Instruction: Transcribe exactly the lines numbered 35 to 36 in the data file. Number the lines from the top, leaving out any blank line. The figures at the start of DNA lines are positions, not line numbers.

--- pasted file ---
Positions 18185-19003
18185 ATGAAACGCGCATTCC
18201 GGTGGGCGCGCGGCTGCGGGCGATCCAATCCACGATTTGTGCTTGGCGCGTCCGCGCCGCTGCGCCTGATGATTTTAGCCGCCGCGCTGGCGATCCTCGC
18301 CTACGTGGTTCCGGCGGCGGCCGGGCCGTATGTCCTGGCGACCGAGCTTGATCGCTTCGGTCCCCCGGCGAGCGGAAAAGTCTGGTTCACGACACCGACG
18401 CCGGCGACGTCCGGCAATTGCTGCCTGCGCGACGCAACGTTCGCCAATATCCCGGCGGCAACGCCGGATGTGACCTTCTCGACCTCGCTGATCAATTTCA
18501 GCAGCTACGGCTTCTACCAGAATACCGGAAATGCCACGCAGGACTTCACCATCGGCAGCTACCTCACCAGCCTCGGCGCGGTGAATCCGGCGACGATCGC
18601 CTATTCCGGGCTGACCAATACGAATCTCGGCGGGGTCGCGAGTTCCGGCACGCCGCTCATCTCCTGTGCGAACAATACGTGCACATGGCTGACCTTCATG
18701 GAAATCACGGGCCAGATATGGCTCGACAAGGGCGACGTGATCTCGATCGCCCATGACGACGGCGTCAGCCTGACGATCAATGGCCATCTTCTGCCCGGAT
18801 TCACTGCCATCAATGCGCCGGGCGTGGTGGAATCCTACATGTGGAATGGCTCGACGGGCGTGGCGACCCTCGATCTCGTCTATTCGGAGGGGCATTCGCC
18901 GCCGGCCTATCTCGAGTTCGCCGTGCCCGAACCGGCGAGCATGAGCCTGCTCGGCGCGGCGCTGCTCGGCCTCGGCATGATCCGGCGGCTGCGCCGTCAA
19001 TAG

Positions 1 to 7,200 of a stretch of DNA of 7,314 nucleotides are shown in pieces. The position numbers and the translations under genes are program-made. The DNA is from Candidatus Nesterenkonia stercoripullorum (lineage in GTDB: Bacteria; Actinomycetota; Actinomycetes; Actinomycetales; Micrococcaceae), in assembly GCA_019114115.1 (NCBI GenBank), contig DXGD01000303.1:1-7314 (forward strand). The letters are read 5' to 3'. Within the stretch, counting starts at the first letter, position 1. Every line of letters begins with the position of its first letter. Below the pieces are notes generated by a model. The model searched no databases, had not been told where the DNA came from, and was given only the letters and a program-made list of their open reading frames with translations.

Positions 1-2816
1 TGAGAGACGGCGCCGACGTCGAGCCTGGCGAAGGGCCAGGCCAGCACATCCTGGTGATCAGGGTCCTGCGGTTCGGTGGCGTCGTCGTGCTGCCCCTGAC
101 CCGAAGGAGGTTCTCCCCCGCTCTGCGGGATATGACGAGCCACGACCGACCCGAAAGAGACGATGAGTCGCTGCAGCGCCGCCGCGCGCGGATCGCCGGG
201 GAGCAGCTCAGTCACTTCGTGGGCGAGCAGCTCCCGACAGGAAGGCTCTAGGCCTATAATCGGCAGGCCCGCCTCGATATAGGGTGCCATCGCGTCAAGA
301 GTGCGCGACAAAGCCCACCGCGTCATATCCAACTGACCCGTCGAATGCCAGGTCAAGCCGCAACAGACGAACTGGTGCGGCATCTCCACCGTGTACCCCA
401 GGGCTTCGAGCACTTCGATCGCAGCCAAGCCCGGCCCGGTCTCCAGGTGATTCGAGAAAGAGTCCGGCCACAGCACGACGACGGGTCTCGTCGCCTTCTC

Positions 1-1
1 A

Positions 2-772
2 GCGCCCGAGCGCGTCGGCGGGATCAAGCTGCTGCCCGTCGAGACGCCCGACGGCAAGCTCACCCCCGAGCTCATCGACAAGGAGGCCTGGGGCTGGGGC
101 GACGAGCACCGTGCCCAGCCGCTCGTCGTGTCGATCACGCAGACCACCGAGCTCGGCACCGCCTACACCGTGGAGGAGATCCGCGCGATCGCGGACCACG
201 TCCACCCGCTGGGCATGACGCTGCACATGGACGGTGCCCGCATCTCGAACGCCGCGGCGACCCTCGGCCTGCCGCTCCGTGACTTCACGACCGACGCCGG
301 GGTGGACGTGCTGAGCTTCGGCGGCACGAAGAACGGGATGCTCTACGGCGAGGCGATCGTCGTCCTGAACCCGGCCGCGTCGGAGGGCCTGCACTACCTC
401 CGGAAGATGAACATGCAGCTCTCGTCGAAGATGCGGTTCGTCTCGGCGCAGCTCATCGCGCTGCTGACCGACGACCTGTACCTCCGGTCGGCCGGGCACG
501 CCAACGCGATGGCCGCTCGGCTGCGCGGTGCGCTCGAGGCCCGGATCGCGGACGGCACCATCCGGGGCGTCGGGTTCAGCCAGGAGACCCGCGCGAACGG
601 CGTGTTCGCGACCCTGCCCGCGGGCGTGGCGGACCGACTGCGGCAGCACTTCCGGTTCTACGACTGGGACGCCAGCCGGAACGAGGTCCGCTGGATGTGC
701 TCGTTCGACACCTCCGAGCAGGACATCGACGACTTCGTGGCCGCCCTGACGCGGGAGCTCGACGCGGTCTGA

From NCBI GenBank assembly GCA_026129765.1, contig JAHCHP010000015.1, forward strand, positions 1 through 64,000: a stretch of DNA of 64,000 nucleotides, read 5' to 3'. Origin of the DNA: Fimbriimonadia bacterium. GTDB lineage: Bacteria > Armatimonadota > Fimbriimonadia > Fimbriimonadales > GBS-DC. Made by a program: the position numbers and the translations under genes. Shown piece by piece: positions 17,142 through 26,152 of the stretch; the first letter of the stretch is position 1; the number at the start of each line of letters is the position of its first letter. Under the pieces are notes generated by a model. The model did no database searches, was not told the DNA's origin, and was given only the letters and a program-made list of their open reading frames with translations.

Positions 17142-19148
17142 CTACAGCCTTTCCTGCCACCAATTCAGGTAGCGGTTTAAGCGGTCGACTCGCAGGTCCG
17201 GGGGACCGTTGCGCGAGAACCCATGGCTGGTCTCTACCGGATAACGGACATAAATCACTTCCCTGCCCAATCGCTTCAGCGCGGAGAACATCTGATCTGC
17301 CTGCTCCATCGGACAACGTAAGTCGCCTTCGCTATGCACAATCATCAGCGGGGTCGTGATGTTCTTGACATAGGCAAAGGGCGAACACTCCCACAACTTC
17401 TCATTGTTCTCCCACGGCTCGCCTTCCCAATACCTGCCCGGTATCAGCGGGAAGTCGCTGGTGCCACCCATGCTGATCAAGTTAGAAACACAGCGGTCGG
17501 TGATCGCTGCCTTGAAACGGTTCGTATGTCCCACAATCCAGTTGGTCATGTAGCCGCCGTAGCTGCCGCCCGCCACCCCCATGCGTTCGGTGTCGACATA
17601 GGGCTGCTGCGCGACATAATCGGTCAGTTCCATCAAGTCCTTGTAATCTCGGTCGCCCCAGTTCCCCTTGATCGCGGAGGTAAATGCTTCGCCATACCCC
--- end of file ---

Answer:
17401 TCATTGTTCTCCCACGGCTCGCCTTCCCAATACCTGCCCGGTATCAGCGGGAAGTCGCTGGTGCCACCCATGCTGATCAAGTTAGAAACACAGCGGTCGG
17501 TGATCGCTGCCTTGAAACGGTTCGTATGTCCCACAATCCAGTTGGTCATGTAGCCGCCGTAGCTGCCGCCCGCCACCCCCATGCGTTCGGTGTCGACATA